On the way to our shift we read on Facebook that three children and a 19-year-old youth from the village of Deir Nizam were brutally arrested during the night. Deir Nizam is the village closest to the Halamish settlement, which has been founded on its lands and those of Nabi Salah. We assumed they were seeking someone to accuse of causing the fire that broke out at the settlement 3 or 4 days earlier. We headed for the village and found it blocked by two barriers, the first a “selective” roadblock – a military vehicle parked on Highway 465 next to Halamish, on the way to Bitilu.
The second barrier, on the interior road near Deir Nizam, was created by an earthen berm blocking any entry or exit. Looking closely at the photograph of the blocked road you can see that the road itself has become a storage area for trees cut down outside Halamish’s fence. Is that why the road and village have been blocked off? To search for thieves? In any event, it seems they managed to make clear who’s in charge here. The earthen berm is visible in front of the cars in the background.
We returned to two sites to examine and photograph them on the spot, following the fire:
- The spot where Halamish had invaded the Deir Nizam Forest to build a sewage treatment plant for the settlement and a fenced-off olive grove in the nature preserve (photos in the 22.11.16, report, from before the fire), and an access road. We intend to submit complaints about trespassing, private use of public property, damage to the nature preserve, etc., to the relevant authorities.
- Inside Halamish there is an important, interesting and attractive archaeological site called Huvlata in Arabic, which has been known since the mid-eighteenth century. This unique site is inaccessible to Palestinians, who are forbidden to enter the settlement. I took the matter upon myself. At first I contacted Emek Shaveh organization, Archaeology in the Shadow of the Conflict (with whom we’re working to make Maqam Salman al Farsi, stuck inside the Yizhar settlement, accessible) and learned that no one had addressed the issue. I’ll report on developments.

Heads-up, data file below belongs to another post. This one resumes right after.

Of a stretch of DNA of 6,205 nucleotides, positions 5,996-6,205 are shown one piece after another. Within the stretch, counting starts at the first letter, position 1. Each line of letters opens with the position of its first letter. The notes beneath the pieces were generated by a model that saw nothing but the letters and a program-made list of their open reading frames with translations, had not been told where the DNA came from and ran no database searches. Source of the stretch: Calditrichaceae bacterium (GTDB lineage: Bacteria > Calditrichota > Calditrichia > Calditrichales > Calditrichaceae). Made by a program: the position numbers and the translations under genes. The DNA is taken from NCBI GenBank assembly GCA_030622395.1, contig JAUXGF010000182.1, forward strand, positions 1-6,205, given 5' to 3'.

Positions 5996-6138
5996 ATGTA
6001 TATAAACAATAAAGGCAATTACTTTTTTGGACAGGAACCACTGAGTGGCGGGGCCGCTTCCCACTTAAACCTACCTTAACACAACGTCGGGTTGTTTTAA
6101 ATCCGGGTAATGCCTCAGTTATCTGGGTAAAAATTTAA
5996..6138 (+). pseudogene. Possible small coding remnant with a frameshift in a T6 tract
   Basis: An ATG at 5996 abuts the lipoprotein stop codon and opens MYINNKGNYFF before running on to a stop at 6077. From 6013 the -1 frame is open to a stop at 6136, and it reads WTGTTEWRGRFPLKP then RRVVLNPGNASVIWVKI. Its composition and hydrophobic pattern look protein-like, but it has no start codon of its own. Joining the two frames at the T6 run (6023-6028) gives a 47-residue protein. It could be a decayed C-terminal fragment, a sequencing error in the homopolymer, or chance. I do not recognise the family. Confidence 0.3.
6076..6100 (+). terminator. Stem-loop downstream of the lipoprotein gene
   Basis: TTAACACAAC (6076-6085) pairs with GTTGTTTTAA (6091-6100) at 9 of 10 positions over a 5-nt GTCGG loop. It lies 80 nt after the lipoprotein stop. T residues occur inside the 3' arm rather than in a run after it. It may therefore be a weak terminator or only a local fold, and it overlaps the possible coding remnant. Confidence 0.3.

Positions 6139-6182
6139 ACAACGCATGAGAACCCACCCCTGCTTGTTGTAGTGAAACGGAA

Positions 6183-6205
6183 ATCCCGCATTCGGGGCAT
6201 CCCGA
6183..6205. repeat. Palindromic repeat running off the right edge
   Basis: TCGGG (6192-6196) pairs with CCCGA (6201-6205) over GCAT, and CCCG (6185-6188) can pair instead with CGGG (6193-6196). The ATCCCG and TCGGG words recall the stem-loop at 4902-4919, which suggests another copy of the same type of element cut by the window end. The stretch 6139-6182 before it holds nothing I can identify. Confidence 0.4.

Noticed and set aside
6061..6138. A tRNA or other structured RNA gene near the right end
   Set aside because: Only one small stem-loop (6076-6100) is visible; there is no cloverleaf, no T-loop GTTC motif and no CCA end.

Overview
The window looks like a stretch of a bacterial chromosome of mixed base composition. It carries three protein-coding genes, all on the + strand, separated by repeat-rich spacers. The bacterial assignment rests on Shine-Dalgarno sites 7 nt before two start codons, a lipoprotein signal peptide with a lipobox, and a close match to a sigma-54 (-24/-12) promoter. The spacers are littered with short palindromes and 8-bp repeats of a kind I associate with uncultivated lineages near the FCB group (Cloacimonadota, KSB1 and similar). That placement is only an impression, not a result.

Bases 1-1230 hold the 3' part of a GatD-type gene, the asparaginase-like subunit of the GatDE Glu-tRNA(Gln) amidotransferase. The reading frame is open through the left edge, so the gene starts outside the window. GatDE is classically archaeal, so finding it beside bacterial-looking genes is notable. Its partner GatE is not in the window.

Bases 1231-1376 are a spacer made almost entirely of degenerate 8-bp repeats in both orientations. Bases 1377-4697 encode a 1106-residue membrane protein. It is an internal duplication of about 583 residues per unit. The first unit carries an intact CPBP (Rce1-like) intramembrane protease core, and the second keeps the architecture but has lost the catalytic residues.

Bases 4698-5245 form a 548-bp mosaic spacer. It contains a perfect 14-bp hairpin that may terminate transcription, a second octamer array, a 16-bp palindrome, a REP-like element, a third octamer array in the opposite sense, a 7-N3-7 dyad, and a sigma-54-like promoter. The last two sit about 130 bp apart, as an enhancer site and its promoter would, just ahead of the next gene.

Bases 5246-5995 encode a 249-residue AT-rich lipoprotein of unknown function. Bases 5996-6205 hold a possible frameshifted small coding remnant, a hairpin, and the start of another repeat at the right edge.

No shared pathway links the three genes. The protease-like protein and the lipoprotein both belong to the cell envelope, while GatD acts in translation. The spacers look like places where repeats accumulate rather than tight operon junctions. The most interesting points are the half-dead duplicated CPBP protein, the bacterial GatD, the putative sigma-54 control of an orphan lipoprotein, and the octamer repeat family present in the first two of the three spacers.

The fire hadn’t damaged either site. The few homes that have been burned adjoin the road dividing the locality from the Deir Nizam forest. An intensive firefighting effort, including a Palestinian fire truck (according to a Channel 10 report) succeeded in minimizing the damage.
In Halamish there is a structure, built by the British in the Oriental style, with large halls, many rooms, and inner courtyards, which had served the British Police during the Mandate, and until the occupation in 1967 was known as the Nabi Salah Police Station. It is an impressive structure, historically and architecturally significant, which should serve all the area’s residents. Today it holds many of the settlement’s kindergartens and nursery schools.
Last year Midreshet (school) Harei Gofna was established in one of the back rooms. It gladly took upon itself to teach children and adults about Eretz Yisrael: geology, archaeology, history, in a manner that presents what was and will be “ours.” So that no memory will remain of the Arab culture and history in the Ramallah sub-district (“Harei Gofna,” named after the village of Jifna).
A goal of N., from Nabi Salah, who has participated in the previous tour, is to establish “Madrasa Nabi Salah” (a provisional name for the school) to teach the area’s Palestinian history and culture. There are 300 children in Nabi Salah and there’s an appropriate location in Maqam Nabi Salah, a building in the center of the village with three levels and wonderful chambers which could be turned into classrooms. N., who’s known every local rock, spring, and site since childhood, is pained not only by the fact that Nabi Salah’s olive groves are now included in the Halamish Forest/Umm Tzafa Forest Nature Preserve, and its land and water stolen, but also that every spring with a significant Palestinian name, such as El Kos Sprint (the arched spring) has been stolen and renamed The Meir Spring by the thieves.
With MachsomWatch's access to the villagers, along with our Israeli ID cards that give us access to the settlements, to photograph and publicize the Palestinian cultural sites, which are also part of humanity’s legacy, it would be possible to fight together to remove these nasty barriers that can’t be justified by security excuses.